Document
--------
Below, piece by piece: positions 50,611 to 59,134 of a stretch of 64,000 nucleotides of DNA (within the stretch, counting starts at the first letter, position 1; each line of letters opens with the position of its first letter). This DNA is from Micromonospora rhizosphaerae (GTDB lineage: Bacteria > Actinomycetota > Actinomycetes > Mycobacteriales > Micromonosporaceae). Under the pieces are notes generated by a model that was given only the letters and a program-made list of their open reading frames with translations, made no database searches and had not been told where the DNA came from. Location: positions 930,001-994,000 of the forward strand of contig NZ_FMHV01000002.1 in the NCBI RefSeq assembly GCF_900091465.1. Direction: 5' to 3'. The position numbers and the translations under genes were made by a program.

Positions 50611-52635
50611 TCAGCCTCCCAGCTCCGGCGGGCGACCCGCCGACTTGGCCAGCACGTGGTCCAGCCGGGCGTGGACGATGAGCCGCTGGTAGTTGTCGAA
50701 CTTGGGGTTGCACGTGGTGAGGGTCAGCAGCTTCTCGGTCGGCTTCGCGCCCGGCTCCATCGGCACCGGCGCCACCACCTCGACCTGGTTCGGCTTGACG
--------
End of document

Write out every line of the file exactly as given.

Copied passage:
Below, piece by piece: positions 50,611 to 59,134 of a stretch of 64,000 nucleotides of DNA (within the stretch, counting starts at the first letter, position 1; each line of letters opens with the position of its first letter). This DNA is from Micromonospora rhizosphaerae (GTDB lineage: Bacteria > Actinomycetota > Actinomycetes > Mycobacteriales > Micromonosporaceae). Under the pieces are notes generated by a model that was given only the letters and a program-made list of their open reading frames with translations, made no database searches and had not been told where the DNA came from. Location: positions 930,001-994,000 of the forward strand of contig NZ_FMHV01000002.1 in the NCBI RefSeq assembly GCF_900091465.1. Direction: 5' to 3'. The position numbers and the translations under genes were made by a program.

Positions 50611-52635
50611 TCAGCCTCCCAGCTCCGGCGGGCGACCCGCCGACTTGGCCAGCACGTGGTCCAGCCGGGCGTGGACGATGAGCCGCTGGTAGTTGTCGAA
50701 CTTGGGGTTGCACGTGGTGAGGGTCAGCAGCTTCTCGGTCGGCTTCGCGCCCGGCTCCATCGGCACCGGCGCCACCACCTCGACCTGGTTCGGCTTGACG